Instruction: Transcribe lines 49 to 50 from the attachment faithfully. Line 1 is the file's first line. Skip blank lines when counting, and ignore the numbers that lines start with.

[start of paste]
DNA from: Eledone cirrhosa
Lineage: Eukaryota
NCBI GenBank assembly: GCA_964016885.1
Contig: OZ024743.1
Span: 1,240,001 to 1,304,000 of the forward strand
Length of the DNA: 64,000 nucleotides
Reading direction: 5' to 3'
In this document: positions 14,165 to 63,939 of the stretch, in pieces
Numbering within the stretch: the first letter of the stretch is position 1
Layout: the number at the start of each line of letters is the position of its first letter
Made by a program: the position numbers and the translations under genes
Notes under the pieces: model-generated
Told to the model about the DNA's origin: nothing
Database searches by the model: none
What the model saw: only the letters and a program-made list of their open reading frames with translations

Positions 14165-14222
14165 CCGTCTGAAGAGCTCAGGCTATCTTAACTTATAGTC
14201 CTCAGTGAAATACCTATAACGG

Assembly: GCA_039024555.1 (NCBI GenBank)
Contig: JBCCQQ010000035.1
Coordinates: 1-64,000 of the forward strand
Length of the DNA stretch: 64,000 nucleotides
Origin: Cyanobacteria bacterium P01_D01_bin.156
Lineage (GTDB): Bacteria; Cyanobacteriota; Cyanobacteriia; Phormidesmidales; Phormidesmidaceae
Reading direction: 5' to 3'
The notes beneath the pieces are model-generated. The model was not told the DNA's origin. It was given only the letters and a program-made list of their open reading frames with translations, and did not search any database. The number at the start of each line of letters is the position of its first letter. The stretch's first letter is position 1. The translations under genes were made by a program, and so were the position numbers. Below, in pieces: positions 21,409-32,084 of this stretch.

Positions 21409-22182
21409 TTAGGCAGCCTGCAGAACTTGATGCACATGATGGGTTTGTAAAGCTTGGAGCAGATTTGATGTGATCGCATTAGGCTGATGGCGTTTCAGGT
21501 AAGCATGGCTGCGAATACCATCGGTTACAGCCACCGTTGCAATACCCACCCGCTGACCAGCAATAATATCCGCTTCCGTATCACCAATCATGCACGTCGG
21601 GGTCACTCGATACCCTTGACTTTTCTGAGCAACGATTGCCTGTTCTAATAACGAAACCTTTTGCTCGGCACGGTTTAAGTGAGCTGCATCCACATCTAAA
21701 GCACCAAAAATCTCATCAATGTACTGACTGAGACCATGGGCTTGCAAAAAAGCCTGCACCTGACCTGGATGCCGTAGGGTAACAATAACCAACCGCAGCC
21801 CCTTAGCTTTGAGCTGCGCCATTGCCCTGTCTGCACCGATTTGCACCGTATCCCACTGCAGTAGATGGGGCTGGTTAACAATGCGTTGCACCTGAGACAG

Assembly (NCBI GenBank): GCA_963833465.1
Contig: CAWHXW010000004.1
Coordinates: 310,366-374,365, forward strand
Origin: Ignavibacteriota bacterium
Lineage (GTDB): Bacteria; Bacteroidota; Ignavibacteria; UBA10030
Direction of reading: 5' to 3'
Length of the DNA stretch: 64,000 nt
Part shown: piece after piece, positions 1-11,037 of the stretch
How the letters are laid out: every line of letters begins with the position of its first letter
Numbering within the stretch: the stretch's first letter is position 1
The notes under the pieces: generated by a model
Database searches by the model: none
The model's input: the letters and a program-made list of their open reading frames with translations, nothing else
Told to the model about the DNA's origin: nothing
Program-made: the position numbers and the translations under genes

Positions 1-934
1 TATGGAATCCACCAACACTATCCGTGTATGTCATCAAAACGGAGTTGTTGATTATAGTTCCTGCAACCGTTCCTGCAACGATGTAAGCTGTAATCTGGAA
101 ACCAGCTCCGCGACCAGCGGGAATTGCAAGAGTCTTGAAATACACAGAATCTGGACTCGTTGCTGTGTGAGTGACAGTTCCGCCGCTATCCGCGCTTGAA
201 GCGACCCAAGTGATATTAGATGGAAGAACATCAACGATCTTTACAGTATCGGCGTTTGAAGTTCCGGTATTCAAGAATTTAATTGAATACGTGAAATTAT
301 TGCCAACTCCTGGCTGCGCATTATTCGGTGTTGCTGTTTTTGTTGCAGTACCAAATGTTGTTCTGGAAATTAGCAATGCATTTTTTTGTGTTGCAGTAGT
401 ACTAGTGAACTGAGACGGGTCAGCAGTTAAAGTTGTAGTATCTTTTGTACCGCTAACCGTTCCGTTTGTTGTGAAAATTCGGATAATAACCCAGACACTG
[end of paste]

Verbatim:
1 TATGGAATCCACCAACACTATCCGTGTATGTCATCAAAACGGAGTTGTTGATTATAGTTCCTGCAACCGTTCCTGCAACGATGTAAGCTGTAATCTGGAA
101 ACCAGCTCCGCGACCAGCGGGAATTGCAAGAGTCTTGAAATACACAGAATCTGGACTCGTTGCTGTGTGAGTGACAGTTCCGCCGCTATCCGCGCTTGAA